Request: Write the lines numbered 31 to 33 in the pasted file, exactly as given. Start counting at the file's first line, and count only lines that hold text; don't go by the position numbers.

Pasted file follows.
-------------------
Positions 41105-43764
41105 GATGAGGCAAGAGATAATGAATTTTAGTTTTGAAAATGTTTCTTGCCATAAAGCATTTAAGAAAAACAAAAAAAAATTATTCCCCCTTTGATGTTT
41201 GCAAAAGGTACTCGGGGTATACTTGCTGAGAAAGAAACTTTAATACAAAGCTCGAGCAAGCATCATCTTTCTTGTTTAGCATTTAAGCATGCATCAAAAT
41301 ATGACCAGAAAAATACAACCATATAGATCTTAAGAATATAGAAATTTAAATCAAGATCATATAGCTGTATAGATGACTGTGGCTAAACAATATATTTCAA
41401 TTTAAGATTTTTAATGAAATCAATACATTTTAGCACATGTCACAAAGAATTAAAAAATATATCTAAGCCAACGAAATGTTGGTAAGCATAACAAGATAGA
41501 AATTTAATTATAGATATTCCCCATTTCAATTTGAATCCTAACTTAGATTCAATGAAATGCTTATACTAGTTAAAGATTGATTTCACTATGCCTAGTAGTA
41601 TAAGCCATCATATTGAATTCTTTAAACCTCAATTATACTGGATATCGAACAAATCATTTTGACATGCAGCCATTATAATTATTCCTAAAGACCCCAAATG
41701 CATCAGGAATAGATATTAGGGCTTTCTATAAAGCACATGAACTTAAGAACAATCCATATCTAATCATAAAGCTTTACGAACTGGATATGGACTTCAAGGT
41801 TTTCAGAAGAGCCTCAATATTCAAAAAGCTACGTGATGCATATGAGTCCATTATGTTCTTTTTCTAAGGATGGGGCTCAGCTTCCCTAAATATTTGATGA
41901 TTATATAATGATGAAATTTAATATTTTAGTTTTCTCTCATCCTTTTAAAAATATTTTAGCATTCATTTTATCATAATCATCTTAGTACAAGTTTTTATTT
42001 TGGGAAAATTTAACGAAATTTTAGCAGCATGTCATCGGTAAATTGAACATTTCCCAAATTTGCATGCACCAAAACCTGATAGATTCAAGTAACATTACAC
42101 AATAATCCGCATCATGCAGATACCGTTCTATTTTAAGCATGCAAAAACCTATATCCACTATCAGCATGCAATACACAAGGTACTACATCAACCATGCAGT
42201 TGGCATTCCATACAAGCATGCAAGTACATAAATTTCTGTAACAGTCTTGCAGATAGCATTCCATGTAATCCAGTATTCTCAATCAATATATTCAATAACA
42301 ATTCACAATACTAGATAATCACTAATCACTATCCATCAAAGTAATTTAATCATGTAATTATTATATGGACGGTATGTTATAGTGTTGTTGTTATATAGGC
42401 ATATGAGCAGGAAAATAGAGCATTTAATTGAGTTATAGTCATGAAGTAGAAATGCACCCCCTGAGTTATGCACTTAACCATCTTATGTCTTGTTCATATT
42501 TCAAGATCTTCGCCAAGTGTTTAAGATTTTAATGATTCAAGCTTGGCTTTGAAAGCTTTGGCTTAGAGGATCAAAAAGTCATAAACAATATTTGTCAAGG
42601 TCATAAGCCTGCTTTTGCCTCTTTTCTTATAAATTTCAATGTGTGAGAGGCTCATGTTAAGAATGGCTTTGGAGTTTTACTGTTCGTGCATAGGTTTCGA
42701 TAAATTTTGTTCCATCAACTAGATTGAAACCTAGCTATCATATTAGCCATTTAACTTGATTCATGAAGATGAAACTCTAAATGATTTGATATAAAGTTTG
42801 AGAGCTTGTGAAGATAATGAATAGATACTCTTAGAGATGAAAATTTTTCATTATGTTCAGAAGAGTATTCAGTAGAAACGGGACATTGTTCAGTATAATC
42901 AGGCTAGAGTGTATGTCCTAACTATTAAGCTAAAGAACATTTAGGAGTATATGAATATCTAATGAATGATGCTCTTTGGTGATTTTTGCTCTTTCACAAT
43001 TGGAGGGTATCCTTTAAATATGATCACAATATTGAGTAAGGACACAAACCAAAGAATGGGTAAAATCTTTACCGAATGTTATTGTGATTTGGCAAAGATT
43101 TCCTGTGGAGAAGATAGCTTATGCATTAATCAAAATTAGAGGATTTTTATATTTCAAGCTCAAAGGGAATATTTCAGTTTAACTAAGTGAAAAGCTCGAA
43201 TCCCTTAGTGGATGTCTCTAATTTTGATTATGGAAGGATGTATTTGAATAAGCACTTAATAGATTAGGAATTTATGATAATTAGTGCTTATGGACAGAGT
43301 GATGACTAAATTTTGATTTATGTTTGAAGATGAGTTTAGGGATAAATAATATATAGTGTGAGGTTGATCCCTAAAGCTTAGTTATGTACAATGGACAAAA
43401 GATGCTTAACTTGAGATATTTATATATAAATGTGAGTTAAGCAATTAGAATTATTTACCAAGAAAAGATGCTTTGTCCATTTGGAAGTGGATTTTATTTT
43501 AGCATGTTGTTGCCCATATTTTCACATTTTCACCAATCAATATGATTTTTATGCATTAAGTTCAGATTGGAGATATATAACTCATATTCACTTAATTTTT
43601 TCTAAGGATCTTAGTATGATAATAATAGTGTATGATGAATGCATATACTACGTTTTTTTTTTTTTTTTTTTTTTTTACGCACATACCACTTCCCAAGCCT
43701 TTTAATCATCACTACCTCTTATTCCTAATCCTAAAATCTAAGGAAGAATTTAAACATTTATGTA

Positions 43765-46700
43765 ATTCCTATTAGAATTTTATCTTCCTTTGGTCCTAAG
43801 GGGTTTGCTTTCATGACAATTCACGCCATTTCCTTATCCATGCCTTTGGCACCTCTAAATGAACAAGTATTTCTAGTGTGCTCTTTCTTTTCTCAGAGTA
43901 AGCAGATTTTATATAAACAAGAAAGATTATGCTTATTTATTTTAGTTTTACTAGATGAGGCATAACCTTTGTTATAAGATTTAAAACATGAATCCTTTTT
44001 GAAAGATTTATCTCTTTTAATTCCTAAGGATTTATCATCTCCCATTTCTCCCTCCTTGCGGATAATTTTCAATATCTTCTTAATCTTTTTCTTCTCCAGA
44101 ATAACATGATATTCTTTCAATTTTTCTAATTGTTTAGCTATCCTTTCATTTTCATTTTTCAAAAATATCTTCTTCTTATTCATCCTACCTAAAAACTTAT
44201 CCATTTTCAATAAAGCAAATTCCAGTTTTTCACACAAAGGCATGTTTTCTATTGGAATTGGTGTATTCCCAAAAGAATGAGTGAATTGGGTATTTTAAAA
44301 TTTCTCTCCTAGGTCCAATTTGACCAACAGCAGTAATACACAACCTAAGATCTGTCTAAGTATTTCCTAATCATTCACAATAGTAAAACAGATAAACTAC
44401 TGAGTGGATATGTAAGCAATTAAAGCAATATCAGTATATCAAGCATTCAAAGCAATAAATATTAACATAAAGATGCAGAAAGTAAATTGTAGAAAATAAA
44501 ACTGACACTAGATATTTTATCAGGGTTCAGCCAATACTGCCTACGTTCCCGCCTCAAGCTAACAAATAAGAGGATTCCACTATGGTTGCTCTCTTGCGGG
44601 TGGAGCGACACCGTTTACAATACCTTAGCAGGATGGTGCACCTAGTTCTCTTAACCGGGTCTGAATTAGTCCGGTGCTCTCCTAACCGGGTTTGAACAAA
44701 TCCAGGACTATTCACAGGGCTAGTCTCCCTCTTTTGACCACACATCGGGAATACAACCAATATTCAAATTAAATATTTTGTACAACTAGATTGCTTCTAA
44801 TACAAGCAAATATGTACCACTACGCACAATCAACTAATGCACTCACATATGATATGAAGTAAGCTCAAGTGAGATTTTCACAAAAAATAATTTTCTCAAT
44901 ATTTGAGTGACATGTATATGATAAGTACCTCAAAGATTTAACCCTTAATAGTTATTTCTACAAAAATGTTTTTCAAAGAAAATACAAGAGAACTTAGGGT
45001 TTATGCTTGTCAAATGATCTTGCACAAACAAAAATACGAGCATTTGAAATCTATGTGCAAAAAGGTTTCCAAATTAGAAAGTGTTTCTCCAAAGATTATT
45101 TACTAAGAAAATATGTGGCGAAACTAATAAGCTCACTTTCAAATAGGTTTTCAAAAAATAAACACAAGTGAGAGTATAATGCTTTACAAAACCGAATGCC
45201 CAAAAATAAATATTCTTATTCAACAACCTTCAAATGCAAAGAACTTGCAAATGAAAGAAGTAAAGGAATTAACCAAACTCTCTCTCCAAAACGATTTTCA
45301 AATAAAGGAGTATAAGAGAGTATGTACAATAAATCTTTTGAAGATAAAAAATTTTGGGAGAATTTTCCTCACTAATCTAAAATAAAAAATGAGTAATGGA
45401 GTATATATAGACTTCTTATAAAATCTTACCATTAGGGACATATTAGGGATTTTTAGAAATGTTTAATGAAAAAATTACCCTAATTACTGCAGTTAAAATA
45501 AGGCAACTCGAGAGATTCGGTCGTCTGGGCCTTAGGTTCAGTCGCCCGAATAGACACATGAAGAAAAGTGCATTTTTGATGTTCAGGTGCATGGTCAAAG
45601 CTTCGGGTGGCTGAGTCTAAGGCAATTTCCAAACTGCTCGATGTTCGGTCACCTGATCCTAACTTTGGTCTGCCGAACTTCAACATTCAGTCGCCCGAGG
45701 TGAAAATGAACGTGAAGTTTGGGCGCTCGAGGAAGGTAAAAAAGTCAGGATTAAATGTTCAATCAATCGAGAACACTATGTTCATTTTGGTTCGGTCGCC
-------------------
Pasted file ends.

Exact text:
43801 GGGTTTGCTTTCATGACAATTCACGCCATTTCCTTATCCATGCCTTTGGCACCTCTAAATGAACAAGTATTTCTAGTGTGCTCTTTCTTTTCTCAGAGTA
43901 AGCAGATTTTATATAAACAAGAAAGATTATGCTTATTTATTTTAGTTTTACTAGATGAGGCATAACCTTTGTTATAAGATTTAAAACATGAATCCTTTTT
44001 GAAAGATTTATCTCTTTTAATTCCTAAGGATTTATCATCTCCCATTTCTCCCTCCTTGCGGATAATTTTCAATATCTTCTTAATCTTTTTCTTCTCCAGA